Children in northwestern Minnesota who eat subsidized lunches during the school year won't receive much help during the summer. On the other hand, some parts of southern Minnesota where a lot of kids are eligible do a much better job of delivering meals when school is out of session.
Those are two at-a-glance conclusions from a map just produced by the Center for Rural Policy and Development in St. Peter. The map shows the Minnesota counties with the greatest percentage of children who are eligible for free or reduced-price lunches. It also shows how well counties manage to deliver meals to those kids.
Minnesota established a summer meals program in the 1980s to complement the in-school program on the theory that the need for meals for low-income children doesn't disappear when school lets out. This summer's program just started, but it depends on some 150 different organizations, not just school districts, to fill the need.
The center's map, based on summer 2012 data, shows clearly how much Minnesota varies from place to place. In the far northwestern counties and a few Dakota-border counties, for example, no organizations provided meals. The schools in those areas have enough low-income students to be eligible for state reimbursement for the food, but no programs to provide them.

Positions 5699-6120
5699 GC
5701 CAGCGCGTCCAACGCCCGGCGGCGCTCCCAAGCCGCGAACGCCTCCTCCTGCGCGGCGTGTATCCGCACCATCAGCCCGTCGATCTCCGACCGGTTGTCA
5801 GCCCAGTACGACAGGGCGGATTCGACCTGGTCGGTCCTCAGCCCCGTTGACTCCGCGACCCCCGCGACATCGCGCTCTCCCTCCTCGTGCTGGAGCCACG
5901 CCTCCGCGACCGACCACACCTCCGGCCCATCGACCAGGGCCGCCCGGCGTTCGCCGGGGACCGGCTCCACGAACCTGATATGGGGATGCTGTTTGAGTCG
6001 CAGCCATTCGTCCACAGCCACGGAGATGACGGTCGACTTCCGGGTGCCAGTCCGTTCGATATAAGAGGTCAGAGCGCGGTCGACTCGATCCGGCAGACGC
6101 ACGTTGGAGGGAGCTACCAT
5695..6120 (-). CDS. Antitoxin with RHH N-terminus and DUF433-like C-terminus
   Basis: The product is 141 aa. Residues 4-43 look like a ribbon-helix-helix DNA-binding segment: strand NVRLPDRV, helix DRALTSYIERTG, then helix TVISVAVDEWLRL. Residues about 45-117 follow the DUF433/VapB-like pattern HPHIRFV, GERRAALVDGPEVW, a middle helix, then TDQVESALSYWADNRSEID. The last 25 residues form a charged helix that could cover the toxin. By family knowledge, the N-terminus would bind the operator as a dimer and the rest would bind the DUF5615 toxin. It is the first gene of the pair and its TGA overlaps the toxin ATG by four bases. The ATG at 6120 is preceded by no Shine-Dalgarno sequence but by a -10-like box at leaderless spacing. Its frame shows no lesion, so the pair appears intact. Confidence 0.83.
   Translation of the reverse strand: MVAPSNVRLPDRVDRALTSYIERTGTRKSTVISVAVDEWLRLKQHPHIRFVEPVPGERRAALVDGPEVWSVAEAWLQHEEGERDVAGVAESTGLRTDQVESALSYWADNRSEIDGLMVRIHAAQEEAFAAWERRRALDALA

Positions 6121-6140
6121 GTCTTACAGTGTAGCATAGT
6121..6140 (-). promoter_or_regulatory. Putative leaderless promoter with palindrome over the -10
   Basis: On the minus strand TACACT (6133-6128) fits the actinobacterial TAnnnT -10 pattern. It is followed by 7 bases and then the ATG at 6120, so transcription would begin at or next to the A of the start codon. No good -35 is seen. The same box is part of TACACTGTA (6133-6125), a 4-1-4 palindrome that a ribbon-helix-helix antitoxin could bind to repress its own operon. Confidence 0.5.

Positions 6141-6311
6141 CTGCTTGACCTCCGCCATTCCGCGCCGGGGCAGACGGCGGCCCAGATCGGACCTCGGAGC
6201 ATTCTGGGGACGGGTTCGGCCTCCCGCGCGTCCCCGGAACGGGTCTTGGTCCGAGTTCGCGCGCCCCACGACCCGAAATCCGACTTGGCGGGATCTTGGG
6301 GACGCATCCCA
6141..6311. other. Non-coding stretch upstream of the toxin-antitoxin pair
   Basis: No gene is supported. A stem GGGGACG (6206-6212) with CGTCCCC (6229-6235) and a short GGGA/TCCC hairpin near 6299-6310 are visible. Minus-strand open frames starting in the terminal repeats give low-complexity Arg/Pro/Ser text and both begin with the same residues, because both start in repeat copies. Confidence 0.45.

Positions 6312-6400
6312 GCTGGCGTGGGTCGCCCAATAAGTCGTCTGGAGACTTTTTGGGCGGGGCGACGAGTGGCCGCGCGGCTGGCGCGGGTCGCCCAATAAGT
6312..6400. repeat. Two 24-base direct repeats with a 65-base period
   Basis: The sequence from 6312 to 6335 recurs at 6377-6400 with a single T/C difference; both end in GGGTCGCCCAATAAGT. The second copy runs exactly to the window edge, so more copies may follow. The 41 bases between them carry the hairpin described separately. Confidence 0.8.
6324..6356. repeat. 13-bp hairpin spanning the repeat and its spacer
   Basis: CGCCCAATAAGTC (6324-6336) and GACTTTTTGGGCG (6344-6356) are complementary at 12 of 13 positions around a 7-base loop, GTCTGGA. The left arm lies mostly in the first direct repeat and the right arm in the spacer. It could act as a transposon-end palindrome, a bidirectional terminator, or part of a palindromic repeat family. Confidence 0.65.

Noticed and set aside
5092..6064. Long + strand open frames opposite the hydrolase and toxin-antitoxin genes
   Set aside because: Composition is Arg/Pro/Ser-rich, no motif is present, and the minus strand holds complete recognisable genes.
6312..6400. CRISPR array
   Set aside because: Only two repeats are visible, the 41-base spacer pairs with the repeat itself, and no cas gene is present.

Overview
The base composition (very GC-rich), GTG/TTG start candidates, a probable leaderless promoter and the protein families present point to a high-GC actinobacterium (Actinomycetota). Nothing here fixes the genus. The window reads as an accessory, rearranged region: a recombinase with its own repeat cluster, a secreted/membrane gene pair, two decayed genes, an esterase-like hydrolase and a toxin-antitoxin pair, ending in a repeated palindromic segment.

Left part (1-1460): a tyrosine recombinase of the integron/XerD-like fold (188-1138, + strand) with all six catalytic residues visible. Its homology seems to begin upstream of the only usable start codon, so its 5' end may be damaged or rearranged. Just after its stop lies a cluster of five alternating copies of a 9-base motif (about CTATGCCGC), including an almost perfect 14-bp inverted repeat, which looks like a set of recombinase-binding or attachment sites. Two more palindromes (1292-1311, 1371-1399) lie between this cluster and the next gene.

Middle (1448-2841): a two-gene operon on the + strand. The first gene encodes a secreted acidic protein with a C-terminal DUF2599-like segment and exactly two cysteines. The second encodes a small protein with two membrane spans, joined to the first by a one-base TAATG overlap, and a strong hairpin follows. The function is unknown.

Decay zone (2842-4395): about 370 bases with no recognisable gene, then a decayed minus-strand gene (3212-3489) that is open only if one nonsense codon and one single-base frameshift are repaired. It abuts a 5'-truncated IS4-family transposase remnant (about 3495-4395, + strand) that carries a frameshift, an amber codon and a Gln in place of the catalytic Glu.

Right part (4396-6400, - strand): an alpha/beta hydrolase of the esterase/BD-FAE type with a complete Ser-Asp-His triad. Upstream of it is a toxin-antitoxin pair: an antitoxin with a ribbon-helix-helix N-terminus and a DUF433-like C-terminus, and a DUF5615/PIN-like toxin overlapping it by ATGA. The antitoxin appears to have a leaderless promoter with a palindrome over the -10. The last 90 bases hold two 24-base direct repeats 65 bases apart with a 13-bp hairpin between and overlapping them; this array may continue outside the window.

That's largely the result of the greater distances kids would have to travel to food centers in those areas. Also, because of low population density, there are fewer programs and volunteers to operate them.
But even among those western counties, there are differences. For example, in Pipestone County in southwest Minnesota, 44 percent of students are eligible for the subsidized meals. Last summer, programs there served 29 meals per eligible student, the highest in the state, said Marnie Werner, research manager for the center.
The map also shows that in only one county in the Twin Cities metro area county -- Ramsey -- are more than half of school children eligible for the meals. Outstate, 13 counties have that level of demand.
Brad Finstad, executive director of the center, said it wasn't clear why there are such differences across the state in meeting the demand.
"We're trying to provide some thought and some discussion," he said. "We hope people see this and start asking those questions."
To make the meals program work, organizations need to find the food, a place to serve it and volunteers to do the work. Finstad said he thought finding the site and the volunteers were the greatest challenges.
Earlier this year, the center produced a report calling into question whether anyone was speaking for rural Minnesota anymore. Finstad said its map is the first in a series aimed at trying to keep that conversation going.